The sun comes out again for Annie

Annie Movie Photo (annie-movie.com)Although Annie was originally released in 1982, the 2014 remake of this classic film is something all families will enjoy. Of course remakes never replace the original, but this version gives Annie a fun, modern update. From the diverse cast, to new songs, to a few changes about Annie’s life, Annie will leave you “fully dressed with a smile.”

One of the most noticeable differences in the 2014 version is the cast. Annie, played by newcomer Quvenzhané Wallis, and Mr. Will Stacks, played by Jamie Foxx, originally Mr. Oliver Warbucks, are both African American. Not only can Caucasian girls relate to Annie, but now, African American girls can as well. Even though Annie is African American, Wallis still depicted her with the same spunk and humor as Aileen Quinn did in 1982. Foxx also did a great job presenting workaholic, yet caring and funny, Mr. Warbucks, who was originally played by Albert Finney.

“It’s a Hard-Knock Life,” “Maybe,” “Tomorrow,” “Little Girls,” “Easy Street” “I Think I’m Gonna Like It Here,” “I Don’t Need Anything But You” and “You’re Never Fully Dressed Without a Smile” are the classic songs found in the original Annie and were included this one as well. However, some of the lyrics and the music itself were tweaked to fit 2014. They were energetic and gave these songs a pop. You will probably have the soundtrack on repeat later.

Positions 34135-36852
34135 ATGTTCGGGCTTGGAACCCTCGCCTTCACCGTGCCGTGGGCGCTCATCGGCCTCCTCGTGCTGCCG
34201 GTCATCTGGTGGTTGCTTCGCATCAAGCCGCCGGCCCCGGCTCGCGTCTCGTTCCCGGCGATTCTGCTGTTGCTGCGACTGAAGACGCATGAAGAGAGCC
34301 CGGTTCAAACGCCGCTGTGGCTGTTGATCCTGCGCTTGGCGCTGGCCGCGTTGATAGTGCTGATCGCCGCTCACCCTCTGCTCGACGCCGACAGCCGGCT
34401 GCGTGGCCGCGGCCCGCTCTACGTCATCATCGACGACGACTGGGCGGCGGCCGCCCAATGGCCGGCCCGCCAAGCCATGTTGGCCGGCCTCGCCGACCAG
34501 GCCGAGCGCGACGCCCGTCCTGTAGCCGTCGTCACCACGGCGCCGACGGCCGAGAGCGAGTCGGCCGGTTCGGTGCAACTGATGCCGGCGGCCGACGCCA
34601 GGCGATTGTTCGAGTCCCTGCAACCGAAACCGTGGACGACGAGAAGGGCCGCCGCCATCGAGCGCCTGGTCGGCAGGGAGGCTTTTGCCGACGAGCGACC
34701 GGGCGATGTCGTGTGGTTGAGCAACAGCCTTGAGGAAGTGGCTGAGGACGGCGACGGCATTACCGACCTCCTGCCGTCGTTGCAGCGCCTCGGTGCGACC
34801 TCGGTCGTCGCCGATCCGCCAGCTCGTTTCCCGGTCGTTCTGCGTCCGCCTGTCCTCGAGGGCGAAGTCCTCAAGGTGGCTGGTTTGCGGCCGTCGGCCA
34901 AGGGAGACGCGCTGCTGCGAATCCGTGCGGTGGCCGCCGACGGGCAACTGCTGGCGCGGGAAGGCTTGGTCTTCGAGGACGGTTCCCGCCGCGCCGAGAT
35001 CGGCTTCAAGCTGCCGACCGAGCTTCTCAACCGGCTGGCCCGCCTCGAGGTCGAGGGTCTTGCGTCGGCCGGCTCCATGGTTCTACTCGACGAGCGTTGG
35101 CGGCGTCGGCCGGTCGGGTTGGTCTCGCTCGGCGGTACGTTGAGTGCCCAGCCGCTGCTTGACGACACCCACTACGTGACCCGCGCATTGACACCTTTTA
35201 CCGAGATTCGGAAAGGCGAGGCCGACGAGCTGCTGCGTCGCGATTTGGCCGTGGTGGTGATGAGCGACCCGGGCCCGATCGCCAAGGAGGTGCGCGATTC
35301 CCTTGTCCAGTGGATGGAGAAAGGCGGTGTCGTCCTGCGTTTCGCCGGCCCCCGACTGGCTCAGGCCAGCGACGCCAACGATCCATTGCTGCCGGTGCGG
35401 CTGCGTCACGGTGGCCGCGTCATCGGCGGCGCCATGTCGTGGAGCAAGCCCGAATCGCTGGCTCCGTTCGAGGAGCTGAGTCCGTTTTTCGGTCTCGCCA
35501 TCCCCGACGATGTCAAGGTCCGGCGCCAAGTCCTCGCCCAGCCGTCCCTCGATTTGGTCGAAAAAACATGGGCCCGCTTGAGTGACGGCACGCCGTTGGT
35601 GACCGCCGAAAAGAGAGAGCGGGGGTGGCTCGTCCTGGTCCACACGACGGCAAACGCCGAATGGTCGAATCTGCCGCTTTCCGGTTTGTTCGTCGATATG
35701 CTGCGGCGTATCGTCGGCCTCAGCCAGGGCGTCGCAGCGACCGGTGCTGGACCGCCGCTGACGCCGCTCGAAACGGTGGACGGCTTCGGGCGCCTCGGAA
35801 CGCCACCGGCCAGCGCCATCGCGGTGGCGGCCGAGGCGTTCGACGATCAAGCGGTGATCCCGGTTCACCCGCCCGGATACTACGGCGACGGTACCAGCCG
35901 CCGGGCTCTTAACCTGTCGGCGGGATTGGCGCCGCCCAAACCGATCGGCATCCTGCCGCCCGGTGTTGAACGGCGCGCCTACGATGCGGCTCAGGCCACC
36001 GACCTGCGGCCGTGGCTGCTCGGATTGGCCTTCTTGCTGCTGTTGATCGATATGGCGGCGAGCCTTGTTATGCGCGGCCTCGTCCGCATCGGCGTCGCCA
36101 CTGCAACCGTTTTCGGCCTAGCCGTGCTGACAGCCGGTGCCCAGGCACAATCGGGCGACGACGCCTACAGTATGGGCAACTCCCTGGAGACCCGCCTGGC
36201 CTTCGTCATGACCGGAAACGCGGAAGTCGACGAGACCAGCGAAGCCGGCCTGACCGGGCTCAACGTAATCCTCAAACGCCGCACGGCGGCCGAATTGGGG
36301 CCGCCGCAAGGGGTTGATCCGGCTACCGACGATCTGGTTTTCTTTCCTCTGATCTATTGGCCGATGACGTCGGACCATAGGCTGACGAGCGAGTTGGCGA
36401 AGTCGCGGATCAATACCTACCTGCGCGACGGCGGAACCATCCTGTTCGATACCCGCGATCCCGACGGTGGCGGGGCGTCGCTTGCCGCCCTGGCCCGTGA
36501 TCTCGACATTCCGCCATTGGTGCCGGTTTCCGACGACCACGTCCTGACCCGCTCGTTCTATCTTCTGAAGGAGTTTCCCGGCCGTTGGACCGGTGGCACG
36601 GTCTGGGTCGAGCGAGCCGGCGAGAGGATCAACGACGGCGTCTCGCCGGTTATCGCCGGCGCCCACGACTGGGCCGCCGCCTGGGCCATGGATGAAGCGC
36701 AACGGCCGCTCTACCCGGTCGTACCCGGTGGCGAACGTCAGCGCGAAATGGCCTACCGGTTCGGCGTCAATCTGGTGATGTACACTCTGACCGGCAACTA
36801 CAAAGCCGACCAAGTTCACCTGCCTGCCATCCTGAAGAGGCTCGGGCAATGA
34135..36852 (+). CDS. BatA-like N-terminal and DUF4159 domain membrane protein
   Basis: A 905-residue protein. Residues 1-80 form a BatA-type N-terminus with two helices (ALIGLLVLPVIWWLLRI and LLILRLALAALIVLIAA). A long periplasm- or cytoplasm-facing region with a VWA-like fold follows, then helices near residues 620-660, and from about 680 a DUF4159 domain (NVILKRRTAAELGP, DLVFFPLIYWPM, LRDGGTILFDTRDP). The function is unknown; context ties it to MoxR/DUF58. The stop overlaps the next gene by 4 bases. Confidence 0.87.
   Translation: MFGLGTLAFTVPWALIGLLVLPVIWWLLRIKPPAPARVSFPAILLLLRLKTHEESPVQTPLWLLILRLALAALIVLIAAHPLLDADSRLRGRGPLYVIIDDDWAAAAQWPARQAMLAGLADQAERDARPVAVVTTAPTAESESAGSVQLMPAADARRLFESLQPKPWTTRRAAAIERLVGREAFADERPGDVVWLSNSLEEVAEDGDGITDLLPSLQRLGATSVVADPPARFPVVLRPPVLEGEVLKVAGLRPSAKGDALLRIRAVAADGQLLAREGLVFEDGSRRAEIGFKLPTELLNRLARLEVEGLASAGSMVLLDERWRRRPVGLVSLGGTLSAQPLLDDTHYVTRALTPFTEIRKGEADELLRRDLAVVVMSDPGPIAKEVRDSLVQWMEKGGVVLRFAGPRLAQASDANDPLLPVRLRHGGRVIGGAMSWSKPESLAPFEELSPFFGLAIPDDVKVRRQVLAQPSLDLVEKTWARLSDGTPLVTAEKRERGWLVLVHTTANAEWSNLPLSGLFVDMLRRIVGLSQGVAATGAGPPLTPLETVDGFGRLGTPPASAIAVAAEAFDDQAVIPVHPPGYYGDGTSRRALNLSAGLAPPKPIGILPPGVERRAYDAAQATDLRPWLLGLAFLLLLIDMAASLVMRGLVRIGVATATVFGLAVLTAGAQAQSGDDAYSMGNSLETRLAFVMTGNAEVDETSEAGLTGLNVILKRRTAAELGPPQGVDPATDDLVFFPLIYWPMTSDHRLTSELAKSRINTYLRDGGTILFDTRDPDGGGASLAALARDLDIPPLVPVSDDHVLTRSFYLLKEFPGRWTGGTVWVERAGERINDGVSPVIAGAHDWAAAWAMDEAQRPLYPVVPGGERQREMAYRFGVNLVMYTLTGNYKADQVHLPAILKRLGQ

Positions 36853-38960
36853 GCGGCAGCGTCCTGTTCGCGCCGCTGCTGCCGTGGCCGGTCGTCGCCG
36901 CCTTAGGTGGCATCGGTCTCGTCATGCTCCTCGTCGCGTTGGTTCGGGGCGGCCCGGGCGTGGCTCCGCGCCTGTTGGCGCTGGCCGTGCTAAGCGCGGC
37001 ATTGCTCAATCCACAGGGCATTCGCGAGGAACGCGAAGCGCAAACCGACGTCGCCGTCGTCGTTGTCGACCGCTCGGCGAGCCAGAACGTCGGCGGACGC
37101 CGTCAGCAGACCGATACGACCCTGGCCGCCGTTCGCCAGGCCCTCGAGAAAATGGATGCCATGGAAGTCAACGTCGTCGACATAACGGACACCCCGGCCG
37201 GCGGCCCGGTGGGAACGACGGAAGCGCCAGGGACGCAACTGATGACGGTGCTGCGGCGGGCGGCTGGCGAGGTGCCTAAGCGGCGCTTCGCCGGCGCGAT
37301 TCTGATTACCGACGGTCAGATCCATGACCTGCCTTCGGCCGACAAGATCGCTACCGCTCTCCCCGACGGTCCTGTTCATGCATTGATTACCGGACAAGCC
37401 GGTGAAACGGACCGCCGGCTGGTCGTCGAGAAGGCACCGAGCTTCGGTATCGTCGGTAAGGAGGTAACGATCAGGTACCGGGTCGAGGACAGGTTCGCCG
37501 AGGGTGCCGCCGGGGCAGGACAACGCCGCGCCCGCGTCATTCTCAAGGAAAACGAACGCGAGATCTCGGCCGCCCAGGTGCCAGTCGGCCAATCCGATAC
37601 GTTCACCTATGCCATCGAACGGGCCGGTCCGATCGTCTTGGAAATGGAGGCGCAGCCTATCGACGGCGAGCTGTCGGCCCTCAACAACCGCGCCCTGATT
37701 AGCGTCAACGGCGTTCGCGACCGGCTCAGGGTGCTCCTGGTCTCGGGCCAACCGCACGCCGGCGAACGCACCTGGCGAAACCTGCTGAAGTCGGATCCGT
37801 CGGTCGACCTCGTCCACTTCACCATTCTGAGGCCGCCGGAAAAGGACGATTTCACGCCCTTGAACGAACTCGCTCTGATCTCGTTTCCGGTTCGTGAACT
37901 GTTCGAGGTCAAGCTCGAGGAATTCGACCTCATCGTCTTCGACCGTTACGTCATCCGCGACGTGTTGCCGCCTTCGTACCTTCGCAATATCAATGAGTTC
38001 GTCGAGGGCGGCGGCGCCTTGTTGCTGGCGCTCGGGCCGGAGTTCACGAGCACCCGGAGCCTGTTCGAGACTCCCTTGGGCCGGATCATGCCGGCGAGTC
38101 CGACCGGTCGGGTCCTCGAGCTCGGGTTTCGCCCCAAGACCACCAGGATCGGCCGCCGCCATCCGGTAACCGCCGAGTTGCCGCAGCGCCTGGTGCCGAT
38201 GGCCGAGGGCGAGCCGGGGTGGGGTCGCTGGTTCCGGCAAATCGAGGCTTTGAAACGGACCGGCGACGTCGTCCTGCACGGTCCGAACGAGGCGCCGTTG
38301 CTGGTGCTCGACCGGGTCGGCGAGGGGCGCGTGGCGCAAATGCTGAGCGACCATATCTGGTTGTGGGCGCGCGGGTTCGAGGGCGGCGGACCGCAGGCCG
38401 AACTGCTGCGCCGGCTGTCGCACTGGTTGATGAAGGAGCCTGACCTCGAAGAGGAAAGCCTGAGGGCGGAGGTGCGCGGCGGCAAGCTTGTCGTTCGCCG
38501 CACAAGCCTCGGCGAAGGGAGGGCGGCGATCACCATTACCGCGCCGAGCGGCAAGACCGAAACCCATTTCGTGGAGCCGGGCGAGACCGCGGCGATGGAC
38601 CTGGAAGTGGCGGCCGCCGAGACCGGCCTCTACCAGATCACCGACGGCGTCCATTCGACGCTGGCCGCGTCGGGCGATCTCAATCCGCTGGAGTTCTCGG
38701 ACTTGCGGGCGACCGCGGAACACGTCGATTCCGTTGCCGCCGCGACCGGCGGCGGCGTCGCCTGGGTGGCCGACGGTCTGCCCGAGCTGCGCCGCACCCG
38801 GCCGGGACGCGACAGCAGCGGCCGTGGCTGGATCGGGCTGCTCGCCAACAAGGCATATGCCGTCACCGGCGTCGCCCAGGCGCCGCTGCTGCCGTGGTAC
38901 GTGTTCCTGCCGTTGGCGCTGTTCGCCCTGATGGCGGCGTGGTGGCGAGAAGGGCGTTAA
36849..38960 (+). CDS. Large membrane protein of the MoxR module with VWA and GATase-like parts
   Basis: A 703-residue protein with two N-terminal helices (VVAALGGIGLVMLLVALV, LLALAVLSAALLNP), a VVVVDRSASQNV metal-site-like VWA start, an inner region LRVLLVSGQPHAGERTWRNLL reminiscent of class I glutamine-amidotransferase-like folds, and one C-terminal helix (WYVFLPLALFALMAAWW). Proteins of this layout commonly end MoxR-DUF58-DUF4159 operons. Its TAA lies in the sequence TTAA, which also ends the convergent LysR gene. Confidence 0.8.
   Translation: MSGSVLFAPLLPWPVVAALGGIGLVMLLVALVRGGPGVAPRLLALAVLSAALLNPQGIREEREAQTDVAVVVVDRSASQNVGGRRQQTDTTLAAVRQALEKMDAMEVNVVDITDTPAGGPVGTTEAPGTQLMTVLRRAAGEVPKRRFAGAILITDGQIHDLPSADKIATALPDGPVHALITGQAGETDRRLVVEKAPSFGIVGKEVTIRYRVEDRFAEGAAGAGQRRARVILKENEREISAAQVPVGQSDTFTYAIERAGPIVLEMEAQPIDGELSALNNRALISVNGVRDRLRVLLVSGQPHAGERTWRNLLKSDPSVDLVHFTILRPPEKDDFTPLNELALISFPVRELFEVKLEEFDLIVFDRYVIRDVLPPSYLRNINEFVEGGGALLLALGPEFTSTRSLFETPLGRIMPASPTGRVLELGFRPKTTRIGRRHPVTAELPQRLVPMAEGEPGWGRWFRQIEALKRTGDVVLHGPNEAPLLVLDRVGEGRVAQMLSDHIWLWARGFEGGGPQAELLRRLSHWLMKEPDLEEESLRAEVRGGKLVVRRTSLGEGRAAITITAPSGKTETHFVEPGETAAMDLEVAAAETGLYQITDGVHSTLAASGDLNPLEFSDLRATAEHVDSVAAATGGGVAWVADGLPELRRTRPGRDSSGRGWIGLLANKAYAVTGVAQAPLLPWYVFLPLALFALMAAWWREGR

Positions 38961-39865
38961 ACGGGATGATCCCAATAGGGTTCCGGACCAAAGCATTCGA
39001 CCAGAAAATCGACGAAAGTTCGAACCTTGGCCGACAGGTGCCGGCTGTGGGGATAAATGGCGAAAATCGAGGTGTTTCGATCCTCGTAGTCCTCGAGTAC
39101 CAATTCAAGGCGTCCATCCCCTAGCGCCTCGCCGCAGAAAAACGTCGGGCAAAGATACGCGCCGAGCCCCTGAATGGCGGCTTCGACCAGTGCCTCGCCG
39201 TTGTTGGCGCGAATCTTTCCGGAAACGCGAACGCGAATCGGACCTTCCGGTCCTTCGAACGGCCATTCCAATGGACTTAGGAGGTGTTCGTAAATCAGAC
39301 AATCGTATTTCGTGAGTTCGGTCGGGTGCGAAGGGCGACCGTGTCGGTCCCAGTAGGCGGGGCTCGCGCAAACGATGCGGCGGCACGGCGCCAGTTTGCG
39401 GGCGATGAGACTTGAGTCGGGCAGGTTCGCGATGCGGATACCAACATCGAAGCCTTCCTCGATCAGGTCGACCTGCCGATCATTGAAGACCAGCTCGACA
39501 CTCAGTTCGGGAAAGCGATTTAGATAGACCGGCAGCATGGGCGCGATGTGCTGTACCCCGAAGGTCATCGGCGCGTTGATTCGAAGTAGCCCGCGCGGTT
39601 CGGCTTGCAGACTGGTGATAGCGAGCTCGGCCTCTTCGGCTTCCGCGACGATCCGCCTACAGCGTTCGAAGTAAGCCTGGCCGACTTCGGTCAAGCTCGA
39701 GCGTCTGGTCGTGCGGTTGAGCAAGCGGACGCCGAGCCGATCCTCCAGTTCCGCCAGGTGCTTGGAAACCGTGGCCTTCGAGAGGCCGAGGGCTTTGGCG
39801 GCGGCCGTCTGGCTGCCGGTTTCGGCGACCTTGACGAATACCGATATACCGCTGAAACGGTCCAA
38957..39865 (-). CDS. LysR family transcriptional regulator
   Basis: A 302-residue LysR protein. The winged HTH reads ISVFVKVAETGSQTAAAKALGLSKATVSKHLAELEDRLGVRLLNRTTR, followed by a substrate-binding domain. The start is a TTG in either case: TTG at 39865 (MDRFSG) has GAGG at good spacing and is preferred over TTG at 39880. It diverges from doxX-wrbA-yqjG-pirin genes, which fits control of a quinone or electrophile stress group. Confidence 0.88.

Not only were these songs included, but there were also a few new songs put into this movie. Chandelier singer Sia even sung two songs that were a part of this movie, which were “You’re Never Fully Dressed Without a Smile” and “Moonquake Lake.” Three other songs, “Opportunity,” “Who Am I?” and “The City’s Yours” will probably raise your eyebrows at first, too, but do not panic. They are great additions to the film and really make it unique.

The cast and the music were not the only differences between 1982’s Annie and 2014’s Annie. Although it was not in the 1982 version, it turned out that Annie could not read. In the beginning, when Annie had to read her report about the New Deal for class, she improvised and used class participation to talk about her topic instead. Students chanted, stomped and clapped. Although shocking at first, this is quite realistic. There are kids, both in and out of foster care, who cannot read.

One last difference was how Annie went about finding her parents. She waited outside a restaurant for news about them. The owner always told her the same thing—her parents never showed up. That was the last place she was with them before she went to live with Ms. Hannigan, played by Cameron Diaz. Not only did she have the locket her parents left her, but she had a receipt, too. On the back of it was a note that said to take care of Annie until they came back for her. This was another nice little tweak added in this film.

 

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